While checking out the latest Rude Pundit smackdown of Ann Coulter, ran across this link to Bono's acceptance speech for the 2007 NAACP Image Awards Chairman's Award.
If you have about 5 minutes to watch, check it out. His remarks on human rights and poverty were moving and brought the audience to its feet.
I'm not usually one who gives a lot of thought to heritage or ethnic identity but Bono stirs up a bit of Irish pride.
And on a side note, if you are a U2 fan and have never heard 'Silver and Gold' live version, turn in your membership right now!
Ok, here is a rough transcript below, I've left out the opening pleasantries where Bono thanks the presenters and jokes around with Tyra Banks a bit.
Watch it if you can, the text dosen't do it justice.
"People talk about the greatness of America, I just think of the NAACP. Thats what I think of, it genuinely comes to my head. And, I'm also honored to be on the same stage as the other honorees. Bill Cosby, Prince, ah. So cool, so cool. See, I grew up in Ireland, and when I grew up Ireland was divided along religious lines, sectarian lines. Young people like me were parched for the vision that poured out of pulpits of black america and the vision of a black reverend from Atlanta, a man who refused to hate because he know love would do a better job. (Applause) These ideas travel you know, and they reached me, clear as any tune and lodged in my brain like a song, and I couldn't shake that. This is Ireland in the 70's growing up, people like me looked across the ocean to the NAACP and I'm here tonight and that feels good, feels very, very good. (Applause)
Well today the world looks again to the NAACP, we need the community that taught the world about civil rights to teach it something about human rights. (Applause) I'm talking about the right to live like a human, the right to live period. Those are the stakes in Africa right now, 5500 Africans dying every day from AIDS, a preventable and treatable disease. Nearly a million Africans, most of them children, dying every year from malaria, death by mosquito bite. This is not about charity, as you know here in this room, this is about justice, it's about justice and equality. (Applause)
Now I know that America hasn't solved all its problems and I know AIDS is still killing people right here in America. I know the hardest hit are African-Americans, many of them young women. Today at a church in Oakland, I went to see such extraordinary people with this lioness here (points to Lee in audience) Barbara Lee with her pastor J. Alfred Smith and may I say that was the poetry and the righteous anger of the black church. It was such an inspiration to me, a very white, almost pink (laughter) Irish man growing up in Dublin.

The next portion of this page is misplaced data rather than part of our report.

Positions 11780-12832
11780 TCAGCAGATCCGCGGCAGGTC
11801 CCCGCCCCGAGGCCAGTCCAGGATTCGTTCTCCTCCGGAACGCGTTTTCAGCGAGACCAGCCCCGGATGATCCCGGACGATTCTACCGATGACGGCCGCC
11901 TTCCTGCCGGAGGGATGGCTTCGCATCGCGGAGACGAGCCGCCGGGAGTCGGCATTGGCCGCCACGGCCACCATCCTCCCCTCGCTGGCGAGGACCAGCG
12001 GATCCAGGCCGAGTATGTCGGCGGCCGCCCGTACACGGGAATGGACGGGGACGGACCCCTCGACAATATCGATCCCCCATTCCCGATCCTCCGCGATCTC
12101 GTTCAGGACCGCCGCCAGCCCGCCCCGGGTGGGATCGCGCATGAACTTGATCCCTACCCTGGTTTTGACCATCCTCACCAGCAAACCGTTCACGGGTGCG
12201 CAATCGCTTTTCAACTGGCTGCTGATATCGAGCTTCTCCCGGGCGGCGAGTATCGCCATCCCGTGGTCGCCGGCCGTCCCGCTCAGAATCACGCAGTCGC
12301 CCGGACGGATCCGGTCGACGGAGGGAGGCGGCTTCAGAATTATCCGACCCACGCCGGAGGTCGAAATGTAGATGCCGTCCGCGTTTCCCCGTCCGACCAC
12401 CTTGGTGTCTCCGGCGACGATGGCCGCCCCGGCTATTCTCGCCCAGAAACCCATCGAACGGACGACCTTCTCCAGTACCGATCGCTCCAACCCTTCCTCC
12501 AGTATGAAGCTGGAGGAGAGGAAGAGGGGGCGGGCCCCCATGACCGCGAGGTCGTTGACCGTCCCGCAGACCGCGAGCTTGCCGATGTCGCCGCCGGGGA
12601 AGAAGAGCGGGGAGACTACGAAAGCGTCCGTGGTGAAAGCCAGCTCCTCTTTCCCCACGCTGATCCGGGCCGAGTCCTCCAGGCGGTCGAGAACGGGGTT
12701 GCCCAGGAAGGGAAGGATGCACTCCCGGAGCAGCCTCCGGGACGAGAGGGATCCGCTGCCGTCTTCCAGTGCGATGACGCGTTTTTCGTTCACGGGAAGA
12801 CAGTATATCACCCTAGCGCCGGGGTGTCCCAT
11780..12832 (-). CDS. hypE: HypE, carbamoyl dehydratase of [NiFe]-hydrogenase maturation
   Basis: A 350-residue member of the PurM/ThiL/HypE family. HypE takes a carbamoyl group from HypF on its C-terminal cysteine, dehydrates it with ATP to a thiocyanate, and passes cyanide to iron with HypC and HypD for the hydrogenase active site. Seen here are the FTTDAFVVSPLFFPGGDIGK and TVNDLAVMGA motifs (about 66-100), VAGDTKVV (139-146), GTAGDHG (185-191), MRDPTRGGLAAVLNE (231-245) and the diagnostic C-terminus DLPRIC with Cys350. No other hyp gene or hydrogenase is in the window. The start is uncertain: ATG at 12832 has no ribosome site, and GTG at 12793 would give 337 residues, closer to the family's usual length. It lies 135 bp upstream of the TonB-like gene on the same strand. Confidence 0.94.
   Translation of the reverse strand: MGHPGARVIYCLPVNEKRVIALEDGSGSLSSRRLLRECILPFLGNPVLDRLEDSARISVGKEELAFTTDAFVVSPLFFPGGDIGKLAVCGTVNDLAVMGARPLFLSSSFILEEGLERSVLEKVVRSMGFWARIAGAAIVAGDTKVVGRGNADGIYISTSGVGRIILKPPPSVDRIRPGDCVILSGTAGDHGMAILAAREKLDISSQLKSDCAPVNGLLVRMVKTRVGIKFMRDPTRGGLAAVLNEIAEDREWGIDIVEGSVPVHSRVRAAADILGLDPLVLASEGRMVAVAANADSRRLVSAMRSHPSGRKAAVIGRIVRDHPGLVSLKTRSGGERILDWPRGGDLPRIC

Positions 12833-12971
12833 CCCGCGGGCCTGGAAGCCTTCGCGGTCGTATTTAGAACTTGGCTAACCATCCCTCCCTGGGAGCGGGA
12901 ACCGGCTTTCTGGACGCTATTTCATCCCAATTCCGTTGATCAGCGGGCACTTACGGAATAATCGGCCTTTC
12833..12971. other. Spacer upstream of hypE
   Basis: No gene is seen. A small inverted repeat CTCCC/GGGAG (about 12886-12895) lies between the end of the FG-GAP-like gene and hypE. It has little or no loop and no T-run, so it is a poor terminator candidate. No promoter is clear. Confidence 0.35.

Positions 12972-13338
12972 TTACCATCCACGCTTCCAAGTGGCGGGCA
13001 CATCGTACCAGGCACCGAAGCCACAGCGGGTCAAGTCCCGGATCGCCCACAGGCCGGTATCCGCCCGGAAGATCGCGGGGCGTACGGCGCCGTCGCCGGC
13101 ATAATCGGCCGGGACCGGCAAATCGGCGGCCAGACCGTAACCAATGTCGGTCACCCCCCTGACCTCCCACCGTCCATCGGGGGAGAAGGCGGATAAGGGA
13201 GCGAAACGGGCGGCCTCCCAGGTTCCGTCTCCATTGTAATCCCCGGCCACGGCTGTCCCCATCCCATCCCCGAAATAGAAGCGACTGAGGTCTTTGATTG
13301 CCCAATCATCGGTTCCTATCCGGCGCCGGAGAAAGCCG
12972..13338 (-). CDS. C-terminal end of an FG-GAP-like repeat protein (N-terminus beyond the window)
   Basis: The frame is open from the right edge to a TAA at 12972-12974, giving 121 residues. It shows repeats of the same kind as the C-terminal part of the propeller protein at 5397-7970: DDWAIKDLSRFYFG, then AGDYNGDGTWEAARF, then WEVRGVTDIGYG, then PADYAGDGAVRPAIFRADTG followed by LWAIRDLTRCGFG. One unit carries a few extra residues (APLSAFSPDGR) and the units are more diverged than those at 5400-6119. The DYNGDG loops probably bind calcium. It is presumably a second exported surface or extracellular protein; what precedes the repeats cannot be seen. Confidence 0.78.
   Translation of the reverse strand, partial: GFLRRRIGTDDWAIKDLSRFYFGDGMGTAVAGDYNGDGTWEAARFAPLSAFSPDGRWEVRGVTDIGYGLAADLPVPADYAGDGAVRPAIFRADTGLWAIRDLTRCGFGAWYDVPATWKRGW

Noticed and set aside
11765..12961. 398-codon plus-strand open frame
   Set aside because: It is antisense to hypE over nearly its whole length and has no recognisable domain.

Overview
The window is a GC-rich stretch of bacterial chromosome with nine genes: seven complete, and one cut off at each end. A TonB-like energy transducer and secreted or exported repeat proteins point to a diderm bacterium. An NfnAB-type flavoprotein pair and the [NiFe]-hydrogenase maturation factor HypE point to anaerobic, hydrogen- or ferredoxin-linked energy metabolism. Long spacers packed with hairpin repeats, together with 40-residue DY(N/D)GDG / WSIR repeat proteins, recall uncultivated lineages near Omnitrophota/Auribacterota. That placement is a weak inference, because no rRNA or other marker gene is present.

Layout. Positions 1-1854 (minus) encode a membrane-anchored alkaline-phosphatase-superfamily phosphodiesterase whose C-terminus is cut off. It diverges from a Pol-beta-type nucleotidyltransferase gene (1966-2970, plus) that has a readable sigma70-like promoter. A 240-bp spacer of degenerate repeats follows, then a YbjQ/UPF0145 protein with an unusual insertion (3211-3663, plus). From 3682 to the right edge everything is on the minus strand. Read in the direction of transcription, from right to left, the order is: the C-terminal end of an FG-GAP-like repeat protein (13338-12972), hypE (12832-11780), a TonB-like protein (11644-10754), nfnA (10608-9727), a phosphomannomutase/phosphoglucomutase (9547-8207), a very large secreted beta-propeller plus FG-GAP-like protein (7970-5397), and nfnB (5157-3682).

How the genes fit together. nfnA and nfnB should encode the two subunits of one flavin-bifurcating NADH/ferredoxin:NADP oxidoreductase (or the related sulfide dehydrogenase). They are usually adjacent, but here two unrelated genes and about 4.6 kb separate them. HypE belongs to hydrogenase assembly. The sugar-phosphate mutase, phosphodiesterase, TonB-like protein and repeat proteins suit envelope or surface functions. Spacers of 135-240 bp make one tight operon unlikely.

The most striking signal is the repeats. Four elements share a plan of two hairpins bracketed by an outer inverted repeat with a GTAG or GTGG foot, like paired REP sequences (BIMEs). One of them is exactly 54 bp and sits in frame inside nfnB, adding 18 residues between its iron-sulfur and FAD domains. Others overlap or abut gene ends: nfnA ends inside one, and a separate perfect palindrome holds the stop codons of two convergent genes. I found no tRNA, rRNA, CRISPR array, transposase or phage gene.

This is true religion, true religion will not let us fall asleep in the comfort of our freedom. 'Love thy neighbor' is not a piece of advice, it is a command. (Applause) And that means a lot, a lot. That means in the global village we are going to have to start loving a whole lot more people, thats what that means. Thats right. His truth is marching on. 2 million Americans have signed up to the ONE campaign to make poverty history, tonight the NAACP is signing up to work with us and so can you. His truth is marching on.
Because where you live should not decide whether you live or whether you die. (Applause) To those in the church who still sit in judgement on the AIDS emergency, let me climb into the pulpit for just one moment. Because whatever thoughts we have about God, who he is, or even if God exists, most would agree that God has a special place for the poor. (sustained applause begins) The poor are where God lives, God is in the slums, in the cardboard boxes where the poor play house. God is where the opportunity is lost and lives are shattered (audience stands). God is with the mother who has infected her child with a virus that will take both their lives. God is under the rubble in the cries we hear during wartime. God my friends is with the poor, and he is with us, if we are with them.(sustained applause) This is not a burden, this is an adventure, and don't let anyone tell you, 'it cannot be done.' We can be the generation that ends extreme poverty. Thank you" (loud applause)